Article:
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Stictly small-time

Friction
Friction
By Coney Hatch

Polygram Records: 1985

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This review first appeared in the May 8, 1985 issue of The Daily Aztec.

Coney Hatch is a lot like Firefall. Both bands are Top 40 acts that try to pretend they're rock 'n' rollers. Both bands have met moderate success at the national level without doing anything different from bands in the same vein who have never escaped the local scene.

Where Firefall is content to play a mellow style of "soft rock" appealing mostly to adults, Coney Hatch seems to be aiming more for the teen market with a harder, harsher sound.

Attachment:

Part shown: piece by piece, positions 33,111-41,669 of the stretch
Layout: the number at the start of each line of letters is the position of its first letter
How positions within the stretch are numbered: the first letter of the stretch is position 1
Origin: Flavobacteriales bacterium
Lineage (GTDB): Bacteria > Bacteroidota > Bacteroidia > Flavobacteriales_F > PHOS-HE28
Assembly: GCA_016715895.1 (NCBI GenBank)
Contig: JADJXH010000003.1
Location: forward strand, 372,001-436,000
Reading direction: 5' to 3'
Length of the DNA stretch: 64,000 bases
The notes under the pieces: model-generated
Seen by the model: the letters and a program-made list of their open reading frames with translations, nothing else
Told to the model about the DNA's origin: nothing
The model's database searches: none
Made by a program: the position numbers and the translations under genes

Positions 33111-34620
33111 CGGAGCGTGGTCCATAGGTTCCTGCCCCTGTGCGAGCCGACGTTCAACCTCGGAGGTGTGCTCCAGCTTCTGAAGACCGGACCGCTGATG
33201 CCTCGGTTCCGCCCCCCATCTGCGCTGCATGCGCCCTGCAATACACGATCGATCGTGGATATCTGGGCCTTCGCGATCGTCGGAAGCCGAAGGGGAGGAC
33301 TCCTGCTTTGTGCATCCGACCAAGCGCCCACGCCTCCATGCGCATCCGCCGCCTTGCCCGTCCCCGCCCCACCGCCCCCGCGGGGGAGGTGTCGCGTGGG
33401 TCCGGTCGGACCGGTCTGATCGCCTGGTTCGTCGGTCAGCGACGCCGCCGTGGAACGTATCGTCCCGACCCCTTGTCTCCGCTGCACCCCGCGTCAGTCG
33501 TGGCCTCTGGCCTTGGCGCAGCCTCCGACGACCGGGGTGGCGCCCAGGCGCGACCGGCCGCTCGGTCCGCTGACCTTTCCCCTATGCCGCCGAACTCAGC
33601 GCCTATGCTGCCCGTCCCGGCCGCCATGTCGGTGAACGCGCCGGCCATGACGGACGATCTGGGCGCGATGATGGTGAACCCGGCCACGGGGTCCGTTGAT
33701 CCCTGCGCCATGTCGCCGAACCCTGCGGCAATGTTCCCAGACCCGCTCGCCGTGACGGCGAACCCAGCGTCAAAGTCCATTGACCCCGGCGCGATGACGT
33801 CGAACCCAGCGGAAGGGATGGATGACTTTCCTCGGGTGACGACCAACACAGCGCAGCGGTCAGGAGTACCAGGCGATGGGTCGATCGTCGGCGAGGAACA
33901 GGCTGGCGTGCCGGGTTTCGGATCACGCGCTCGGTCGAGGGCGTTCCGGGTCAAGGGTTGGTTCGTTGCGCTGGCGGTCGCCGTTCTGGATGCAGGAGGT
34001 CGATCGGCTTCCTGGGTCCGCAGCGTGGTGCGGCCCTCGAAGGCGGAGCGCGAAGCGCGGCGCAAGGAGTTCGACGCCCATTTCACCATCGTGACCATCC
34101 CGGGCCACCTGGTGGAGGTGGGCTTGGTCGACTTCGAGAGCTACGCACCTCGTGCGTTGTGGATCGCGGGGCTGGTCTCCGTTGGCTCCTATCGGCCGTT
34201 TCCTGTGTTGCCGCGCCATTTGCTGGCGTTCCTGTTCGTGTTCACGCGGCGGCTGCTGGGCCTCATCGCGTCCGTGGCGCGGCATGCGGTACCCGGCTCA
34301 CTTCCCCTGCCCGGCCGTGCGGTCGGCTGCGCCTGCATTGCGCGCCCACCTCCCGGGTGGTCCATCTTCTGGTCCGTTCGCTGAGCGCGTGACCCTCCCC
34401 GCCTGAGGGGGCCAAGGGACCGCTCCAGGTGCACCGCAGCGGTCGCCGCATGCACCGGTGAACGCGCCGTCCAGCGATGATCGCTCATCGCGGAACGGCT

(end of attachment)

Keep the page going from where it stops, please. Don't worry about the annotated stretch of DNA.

But the music is no better. In fact, the only song off the band's latest release, "Friction," that even approaches mediocrity is "Wrong Side of Town." It's the closest thing to quality music on the album, as guitarist Andy Curran gets in a few imaginative phrases.

Proving that lack of quality is no impediment to success these days, two songs from the album have been getting a lot of airplay of late. "She's gone" is a sugar-coated but listenable piece with a catchy melody and memorable refrain. Lead singer Carl Dixon handles the simple lines easily enough. The other song getting a lot of play is "Girl From Last Night's Dream," which also has a pretty enough melody.

The rest of the album is about what you'd hear in the lounge of your local restaurant on a Saturday night – it's boring, flat and predictable. Coney Hatch remains a small-time act that has gained a national audience without any corresponding improvement in material or performance.